For a directorial debut, Ari Aster certainly brought the heat. If this is a sign of what is to come, then the horror genre will continue to have great films from him for many years. Hereditary is the latest in a line of critically-acclaimed horror films. It Follows, The Babadook, and The Witch have started a renaissance of sorts for the horror genre, with minor hits like Hush and Starry Eyes also contributing. Yet many audiences have been divided on these films, and are again with Heredity. Modern big studio horror movies rely entirely on jump scares and cheap thrills to get its so-called scares; people who enjoy that are often bored by this more patient kind of prestige horror.
While I enjoyed all of the films I named above, it did take multiple viewings for me to really get into them. The critical praise perhaps overhyped them for me, and expectations weren’t met immediately. But with Hereditary, it only took one viewing for the thrills and chills to tiptoe down my spine. I can think of no modern horror movie that has grabbed me more immediately and delivered goosebumps in quite this way.
Hereditary follows your typical upper-middle class family: husband (Gabriel Byrne), wife, son, and daughter. The wife (Toni Collette) has just lost her mother and in an early scene describes her rather lackluster relationship with her at her wake. Yet, as with many of the scenes in the film, Aster is quietly laying out information that will help make the crazy ending make sense. The notion of family struggles provides the core of the horror for the first half of the film. But if you’re rolling your eyes at what sounds like a conventional drama set-up, you’d be mistaken. Aster’s script doesn’t hold back the ugly realities of family conflict, and anyone with a complicated relationship with their parent or child may find some of the scenes hitting too close to home.
Aster’s direction is fantastic and his work with cinematographer Pawel Pogorzelski creates one of the most visually dynamic horror films in recent memory. Collette’s character creates miniature models of her home and other real life situations. These models are eerily close to life, and Aster plays on their creepiness throughout the film. The opening shot zooms in slowly on a model of their home and into the bedroom of the daughter Charlie (Milly Shapiro), and seamlessly blends into the real life version. Its a fantastic shot and preview of the great camerawork to come. The camera glides through the film to create flowing visuals, yet with all of the restraint you’d expect from an experienced director’s work, it also pauses for long takes to emphasize the horror and build tension.
All of the great visuals would be for naught if Aster didn’t understand how to scare his audience. Luckily, Aster has known how to upset people since his debut short film, The Strange Thing About the Johnsons. He plays up the creepiness that his actors can convey. As supernatural elements slowly begin to infuse the film, the movie becomes unnerving and eventually wonderfully insane. The simple clicking sound from the tongue of Charlie unexpectedly becomes one of the creepiest sounds in recent horror cinema to the point where audience members were mimicking it in the theater to scare their fellow patrons.
Collette’s talent has been clear since she received an Oscar nomination for her role in The Sixth Sense, and even before that in films such as Muriel’s Wedding. It wouldn’t be an exaggeration to call her performance in Hereditary a tour de force as she runs a gamut of emotions throughout the film. She can generate sympathy for her sorrow, leave you shrinking in your seat when she unleashes her rage, and freak you out in other scenes. Were it not the Academy’s general underappreciation for genre work, I would call her a lock for an Oscar nom again. Even more surprising is the great work from young actor Alex Wolff. I’ve known the Wolff brothers since my youth when they were on the Nick show The Naked Brothers Band. Wolff has matured as an actor and had a competent if light turn in the recent Jumanji soft reboot. The range of his acting is on full display here as starts in the role of a typical movie teenager before revealing a depth of fear and pain. Ann Dowd shows up halfway through the film and delivers a strong yet low-key turn as a fellow grief-stricken mother to Collette.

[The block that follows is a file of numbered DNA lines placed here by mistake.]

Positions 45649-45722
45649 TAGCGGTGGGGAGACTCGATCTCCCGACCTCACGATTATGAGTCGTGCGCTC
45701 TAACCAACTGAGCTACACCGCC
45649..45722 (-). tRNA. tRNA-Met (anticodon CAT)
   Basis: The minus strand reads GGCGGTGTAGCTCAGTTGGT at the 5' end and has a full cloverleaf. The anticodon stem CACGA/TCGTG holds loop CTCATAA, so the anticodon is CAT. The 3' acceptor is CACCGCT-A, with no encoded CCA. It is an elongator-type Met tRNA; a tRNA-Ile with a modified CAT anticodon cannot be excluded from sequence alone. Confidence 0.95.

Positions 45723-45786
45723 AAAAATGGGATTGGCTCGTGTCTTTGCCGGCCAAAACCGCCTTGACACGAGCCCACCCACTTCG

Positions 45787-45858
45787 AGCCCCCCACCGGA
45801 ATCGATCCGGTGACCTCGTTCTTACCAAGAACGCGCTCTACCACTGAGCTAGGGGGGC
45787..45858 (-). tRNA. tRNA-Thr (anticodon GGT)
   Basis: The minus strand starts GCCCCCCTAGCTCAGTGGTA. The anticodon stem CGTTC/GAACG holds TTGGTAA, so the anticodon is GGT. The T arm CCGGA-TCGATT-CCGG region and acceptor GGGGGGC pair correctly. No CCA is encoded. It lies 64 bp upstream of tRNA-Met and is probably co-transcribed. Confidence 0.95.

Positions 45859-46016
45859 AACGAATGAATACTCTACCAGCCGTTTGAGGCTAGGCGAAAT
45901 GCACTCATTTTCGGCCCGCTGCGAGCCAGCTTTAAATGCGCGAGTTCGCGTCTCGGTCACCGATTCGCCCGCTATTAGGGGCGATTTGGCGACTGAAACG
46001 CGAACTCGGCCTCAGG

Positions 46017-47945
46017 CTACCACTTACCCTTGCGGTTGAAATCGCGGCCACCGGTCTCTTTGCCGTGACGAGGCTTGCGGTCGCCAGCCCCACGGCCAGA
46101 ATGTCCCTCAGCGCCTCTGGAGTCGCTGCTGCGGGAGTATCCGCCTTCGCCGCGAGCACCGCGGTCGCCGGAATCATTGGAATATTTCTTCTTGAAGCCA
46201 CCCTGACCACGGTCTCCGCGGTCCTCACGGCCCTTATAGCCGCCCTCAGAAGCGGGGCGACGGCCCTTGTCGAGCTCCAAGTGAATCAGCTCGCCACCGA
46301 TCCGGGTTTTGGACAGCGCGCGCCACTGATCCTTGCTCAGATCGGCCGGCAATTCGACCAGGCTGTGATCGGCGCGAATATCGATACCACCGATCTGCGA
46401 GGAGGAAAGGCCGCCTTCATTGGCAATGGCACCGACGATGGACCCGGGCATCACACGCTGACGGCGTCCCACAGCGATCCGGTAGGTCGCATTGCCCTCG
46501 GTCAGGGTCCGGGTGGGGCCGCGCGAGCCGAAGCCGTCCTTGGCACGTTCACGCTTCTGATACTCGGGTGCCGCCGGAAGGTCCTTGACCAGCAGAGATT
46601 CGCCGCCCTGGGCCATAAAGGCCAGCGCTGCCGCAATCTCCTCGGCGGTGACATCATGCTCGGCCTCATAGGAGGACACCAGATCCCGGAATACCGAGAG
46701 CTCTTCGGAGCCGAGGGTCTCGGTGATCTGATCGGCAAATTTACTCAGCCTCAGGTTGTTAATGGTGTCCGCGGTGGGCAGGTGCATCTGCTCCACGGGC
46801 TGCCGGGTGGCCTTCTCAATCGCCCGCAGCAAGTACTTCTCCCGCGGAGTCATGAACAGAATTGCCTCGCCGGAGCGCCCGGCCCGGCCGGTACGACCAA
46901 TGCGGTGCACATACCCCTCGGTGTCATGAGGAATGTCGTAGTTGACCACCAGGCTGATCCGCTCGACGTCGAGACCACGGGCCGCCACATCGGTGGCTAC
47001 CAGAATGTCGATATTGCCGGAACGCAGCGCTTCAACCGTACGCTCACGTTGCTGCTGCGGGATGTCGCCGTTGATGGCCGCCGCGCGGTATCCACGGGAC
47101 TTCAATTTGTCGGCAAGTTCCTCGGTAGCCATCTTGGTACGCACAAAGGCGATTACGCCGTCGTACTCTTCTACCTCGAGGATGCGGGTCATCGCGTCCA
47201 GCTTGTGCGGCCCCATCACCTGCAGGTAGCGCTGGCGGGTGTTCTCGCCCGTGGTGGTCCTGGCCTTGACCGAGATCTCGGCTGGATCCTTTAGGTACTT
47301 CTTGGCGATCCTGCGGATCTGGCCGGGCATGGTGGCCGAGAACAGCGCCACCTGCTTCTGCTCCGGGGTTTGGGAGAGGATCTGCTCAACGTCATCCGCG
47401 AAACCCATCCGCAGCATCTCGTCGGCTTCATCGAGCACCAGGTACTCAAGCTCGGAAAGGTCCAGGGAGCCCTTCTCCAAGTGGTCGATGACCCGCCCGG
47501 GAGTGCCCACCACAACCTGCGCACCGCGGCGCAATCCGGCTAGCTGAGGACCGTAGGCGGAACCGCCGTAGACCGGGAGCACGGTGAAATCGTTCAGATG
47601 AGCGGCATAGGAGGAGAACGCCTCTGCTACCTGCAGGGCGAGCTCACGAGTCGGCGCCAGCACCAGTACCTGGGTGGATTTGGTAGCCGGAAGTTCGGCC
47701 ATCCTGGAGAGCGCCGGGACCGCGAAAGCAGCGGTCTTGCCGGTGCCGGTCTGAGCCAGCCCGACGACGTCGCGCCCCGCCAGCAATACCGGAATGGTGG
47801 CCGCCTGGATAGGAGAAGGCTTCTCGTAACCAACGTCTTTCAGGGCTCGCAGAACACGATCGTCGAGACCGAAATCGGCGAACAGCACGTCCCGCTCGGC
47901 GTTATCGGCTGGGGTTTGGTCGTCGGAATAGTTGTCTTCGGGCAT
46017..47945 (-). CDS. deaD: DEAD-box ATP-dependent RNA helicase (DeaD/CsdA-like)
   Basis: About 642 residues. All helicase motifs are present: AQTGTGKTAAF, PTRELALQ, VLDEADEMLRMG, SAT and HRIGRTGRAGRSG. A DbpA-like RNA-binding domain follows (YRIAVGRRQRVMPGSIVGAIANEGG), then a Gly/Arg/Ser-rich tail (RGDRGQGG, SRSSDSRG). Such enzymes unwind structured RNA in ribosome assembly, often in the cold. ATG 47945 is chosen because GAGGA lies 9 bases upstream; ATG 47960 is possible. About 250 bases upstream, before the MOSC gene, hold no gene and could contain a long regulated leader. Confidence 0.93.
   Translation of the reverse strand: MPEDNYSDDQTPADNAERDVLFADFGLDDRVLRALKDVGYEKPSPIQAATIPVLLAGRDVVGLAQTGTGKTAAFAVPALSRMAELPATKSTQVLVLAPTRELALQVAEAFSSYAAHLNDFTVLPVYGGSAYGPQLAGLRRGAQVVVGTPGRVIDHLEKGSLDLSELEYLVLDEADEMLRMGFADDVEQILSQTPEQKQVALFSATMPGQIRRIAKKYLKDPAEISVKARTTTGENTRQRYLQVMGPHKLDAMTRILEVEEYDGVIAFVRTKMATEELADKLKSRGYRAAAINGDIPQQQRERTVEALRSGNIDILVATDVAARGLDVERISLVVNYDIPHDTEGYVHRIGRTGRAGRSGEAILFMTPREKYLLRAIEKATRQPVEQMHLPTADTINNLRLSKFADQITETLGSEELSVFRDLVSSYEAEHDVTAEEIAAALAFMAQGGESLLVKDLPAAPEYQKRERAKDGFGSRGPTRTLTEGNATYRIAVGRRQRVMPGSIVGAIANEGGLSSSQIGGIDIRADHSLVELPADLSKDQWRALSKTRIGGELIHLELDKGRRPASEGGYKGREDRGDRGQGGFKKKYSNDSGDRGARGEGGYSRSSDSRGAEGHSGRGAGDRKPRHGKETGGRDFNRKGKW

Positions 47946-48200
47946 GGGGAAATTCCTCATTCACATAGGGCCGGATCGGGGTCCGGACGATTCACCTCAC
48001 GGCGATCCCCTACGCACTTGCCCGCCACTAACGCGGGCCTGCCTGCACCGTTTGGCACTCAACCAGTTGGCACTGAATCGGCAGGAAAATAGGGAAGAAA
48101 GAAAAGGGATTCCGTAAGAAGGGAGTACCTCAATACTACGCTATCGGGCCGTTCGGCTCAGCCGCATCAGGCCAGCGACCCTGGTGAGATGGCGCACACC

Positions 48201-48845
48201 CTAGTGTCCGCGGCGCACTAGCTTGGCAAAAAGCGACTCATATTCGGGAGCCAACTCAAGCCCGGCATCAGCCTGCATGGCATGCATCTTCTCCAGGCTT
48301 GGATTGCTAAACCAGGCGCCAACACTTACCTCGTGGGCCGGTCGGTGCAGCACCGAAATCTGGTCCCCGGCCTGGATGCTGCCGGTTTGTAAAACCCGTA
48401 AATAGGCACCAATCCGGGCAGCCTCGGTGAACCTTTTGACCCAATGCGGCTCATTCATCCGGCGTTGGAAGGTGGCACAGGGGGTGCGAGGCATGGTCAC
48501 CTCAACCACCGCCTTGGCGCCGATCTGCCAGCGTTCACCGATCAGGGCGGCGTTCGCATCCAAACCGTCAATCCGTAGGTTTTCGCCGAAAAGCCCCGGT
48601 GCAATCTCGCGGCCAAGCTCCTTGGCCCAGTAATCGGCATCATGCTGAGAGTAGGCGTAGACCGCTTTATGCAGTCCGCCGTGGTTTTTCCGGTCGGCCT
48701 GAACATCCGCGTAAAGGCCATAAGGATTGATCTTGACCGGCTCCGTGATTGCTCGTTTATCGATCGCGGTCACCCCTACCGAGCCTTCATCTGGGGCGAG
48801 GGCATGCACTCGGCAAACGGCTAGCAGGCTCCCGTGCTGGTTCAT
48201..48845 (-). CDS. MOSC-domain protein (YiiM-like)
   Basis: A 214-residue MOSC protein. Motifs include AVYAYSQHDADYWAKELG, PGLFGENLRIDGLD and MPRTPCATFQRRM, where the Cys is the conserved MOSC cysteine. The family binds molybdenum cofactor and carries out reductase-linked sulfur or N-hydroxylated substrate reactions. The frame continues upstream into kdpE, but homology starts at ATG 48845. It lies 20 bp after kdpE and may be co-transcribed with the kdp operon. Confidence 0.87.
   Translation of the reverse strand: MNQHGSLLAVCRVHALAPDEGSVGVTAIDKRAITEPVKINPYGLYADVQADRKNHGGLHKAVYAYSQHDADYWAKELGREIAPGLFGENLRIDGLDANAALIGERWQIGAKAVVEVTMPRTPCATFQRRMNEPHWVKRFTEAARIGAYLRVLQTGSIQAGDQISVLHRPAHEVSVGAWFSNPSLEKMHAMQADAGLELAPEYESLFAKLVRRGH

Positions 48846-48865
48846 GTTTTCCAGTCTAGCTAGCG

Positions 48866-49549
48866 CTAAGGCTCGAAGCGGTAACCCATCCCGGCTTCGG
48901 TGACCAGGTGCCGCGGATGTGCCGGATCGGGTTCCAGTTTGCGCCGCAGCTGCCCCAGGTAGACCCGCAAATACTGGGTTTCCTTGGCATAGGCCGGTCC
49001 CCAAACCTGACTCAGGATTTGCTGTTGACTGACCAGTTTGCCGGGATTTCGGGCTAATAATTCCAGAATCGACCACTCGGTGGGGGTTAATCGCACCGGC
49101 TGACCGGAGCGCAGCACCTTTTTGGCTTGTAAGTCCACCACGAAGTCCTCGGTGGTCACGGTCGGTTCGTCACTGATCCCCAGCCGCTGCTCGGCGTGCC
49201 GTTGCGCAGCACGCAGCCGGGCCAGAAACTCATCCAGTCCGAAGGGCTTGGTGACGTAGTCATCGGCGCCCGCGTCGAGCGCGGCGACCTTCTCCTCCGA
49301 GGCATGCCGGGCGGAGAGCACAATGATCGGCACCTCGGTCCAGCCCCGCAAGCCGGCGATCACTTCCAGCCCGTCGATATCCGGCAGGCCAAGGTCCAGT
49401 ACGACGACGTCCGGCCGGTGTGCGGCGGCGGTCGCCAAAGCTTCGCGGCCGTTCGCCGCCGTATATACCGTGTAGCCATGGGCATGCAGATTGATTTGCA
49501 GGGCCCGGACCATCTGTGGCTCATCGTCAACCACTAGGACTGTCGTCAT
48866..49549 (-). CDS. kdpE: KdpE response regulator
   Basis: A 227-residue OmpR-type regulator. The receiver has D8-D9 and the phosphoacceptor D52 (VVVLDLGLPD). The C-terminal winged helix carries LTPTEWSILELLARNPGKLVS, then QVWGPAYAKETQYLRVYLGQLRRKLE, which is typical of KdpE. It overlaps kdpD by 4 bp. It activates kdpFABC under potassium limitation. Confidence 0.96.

Hereditary isn’t perfect, despite the unending praise thus far. Some of the acting reaches extremes that nearly teeter over into parody. Indeed, many members of my audience would laugh at scenes that were intended to leave you reeling. While I largely attribute this to the damage that lowbrow horror has wrought on the brains of audiences, perhaps Aster left one too many sorrowful cries from Wolff in the film’s final cut. It was highly effective for me, but others may find it excessive.
Small nitpicks are the most I can level at Hereditary. Beautifully shot and featuring a talented cast, Aster’s film deftly explores themes of grief and the social unit of the family. The pain and sorrow and the many harrowing scenes of shouting might be overwhelming for some, as it is for the characters. Collette’s character seeks out a grief-therapy group because she feels unable to confide in her family. Wolff nearly drowns in his grief and anger. Gabriel Byrne finds himself helpless and struggles to keep the crumbling structures of his family together. By the time the supernatural comes to bear full force, Hereditary has already left you shaking for a full hour.
Bringing in an estimated $13 million this weekend, Hereditary is now the largest opening for an A24 film so far. A24 continues to have a near impeccable record at distributing original and compelling cinema, especially for genre fans. Hereditary is another winner from the young intelligent production company. Just be careful not to lose your head while watching.